Thursday 31 October 2013

A boost for media freedom

Freedom of speech and freedom of choice are fundamental human rights that should be enjoyed by every man.  In a democratic society, we also expect media independence and press freedom. Freedom of the press means freedom of communication and expression through mediums including various electronic media and published materials. Logically, this includes the right to a permit to print.

Indeed, freedom of the press is also about property rights. These properties are printing presses, auditoriums, billboards, radio equipment, computer networks and so on. “Property rights” is a necessary condition for market economies to work.

Yesterday’s Court of Appeal decision rejecting the government's appeal against the High Court ruling that publishing a newspaper is a right, not a privilege, is commendable.  The consistent decision delivered by both the High Court and Court of Appeal is a move in the right direction.

Intervening in the application for a publishing permit on the basis of limiting competition is a flawed argument.  Monopolistic behaviour will only breed inefficiencies and deprive the public from the freedom of choice, and in this context, the access to more print options. It is also inconsistent with the new Competition Act. 

Media owners should be given the right to compete on a level playing field. Let the newspaper fend for its own survival. It is time to stop protecting status quo and embrace a more inclusive economic and social policy for the sake of the country.

Friday 25 October 2013

Property gets a beating, and operating expenditure is under-budgeted

As I mentioned in last week’s article, I expected the property sector to be hammered. Complaints of rising prices and affordability triggered by more foreign buying and the need to address social inclusion has resulted in very severe measures just announced in the budget.

The removal of DIBS (interest paid by the developer during the construction phrase) has removed a major “warrant” price for new launches. By just paying a small deposit, say 10%, buyers were free from any subsequent payments until completion, some 2 to 4 years away.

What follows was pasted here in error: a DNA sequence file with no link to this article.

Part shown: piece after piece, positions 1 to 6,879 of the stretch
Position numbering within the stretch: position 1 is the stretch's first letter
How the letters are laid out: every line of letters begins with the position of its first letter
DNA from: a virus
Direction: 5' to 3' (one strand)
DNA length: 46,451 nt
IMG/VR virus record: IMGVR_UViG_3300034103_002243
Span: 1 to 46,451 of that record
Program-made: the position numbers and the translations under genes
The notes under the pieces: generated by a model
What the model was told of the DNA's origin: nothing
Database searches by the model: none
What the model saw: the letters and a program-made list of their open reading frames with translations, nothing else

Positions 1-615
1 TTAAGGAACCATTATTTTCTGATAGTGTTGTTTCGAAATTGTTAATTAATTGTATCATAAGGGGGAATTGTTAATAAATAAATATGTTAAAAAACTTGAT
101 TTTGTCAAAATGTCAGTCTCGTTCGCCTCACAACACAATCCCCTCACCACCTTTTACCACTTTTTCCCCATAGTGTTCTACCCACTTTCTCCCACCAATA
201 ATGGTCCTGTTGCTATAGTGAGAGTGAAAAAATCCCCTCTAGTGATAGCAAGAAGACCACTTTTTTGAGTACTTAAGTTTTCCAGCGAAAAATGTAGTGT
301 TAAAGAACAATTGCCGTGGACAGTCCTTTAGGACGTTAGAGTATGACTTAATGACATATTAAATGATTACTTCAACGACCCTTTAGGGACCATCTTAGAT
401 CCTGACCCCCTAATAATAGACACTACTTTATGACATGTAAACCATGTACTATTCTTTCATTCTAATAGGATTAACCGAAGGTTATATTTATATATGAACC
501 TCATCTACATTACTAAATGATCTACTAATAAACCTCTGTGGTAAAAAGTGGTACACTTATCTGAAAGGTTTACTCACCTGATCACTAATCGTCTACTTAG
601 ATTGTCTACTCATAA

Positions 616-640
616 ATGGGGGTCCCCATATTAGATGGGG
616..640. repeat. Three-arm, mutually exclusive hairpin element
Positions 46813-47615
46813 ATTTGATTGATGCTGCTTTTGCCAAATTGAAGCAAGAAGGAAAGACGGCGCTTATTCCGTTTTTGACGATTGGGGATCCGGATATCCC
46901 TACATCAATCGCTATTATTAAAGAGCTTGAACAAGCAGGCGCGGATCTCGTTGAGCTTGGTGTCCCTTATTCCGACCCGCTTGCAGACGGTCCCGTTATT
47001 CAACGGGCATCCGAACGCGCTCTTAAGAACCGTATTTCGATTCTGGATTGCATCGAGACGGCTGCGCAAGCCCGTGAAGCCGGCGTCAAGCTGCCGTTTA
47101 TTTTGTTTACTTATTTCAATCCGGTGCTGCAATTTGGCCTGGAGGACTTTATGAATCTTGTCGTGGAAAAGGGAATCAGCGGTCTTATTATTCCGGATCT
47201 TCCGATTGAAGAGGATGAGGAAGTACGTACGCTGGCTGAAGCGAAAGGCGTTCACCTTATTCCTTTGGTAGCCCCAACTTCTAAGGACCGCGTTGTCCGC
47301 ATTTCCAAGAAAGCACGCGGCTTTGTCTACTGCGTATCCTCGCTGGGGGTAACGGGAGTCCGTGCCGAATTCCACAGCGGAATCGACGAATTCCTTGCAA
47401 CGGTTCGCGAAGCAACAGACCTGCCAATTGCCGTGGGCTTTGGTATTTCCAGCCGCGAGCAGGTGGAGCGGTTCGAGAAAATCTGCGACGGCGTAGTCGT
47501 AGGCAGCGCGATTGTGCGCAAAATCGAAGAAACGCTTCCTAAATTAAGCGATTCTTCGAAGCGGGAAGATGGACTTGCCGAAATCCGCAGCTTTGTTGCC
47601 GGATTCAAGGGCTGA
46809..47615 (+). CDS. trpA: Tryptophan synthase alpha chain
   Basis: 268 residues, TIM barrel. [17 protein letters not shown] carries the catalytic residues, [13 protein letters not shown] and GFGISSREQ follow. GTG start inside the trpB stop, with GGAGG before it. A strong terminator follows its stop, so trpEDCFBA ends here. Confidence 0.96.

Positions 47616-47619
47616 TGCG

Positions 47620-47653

While raising the RPGT for everyone has the effect of reducing speculation, the perpetual and higher RPGT on foreign buyers will take a heavy toll on demand too. This is especially so when it is also combined with raising the minimum price for foreign buyers to RM1 million from RM500,000 previously.

There are many properties priced to sell at just above the RM500,000 threshold. These are small units, like the SOHO and small apartments, ranging in size of between 500 and 1,000 sf and priced at around RM700 to RM1,000 psf. This was the fast moving market segment.

We know the prices of new launches are at about a 10% to 20% premium to a comparable property in the secondary market. And new launches sell quickly in comparison too.

The new measures will change the game. The “warrant” premium is substantially gone. As such, we expect in the short-term, transaction volume will fall substantially. Prices will fall too, perhaps by as much as 10% to 20%.

On the overall budget, the Government is expecting its deficit to fall to 3.5% of GDP. I believe the operating expenditure is under-budgeted. Emoluments are expected to rise by just over 3%. We have not seen such a small increment in recent years. Also, subsidies are forecasted to fall by some 20% or over RM7 billion. What subsidies will be cut, besides sugar?

It is most likely that we will see supplementary budgets in the months ahead.

The budget is contractionary overall. This is positive for the long-term. The announced 6% GST from 2015 is also in the right direction, especially since it is accompanied by reduction in personal and corporate tax rates.
The splattering of small handouts, I suppose, is populist to gain the support of the poorer communities and a way to offset rising cost of living.

I expect the stockmarket to be adversely affected but the Ringgit will take the news positively… with some skepticism.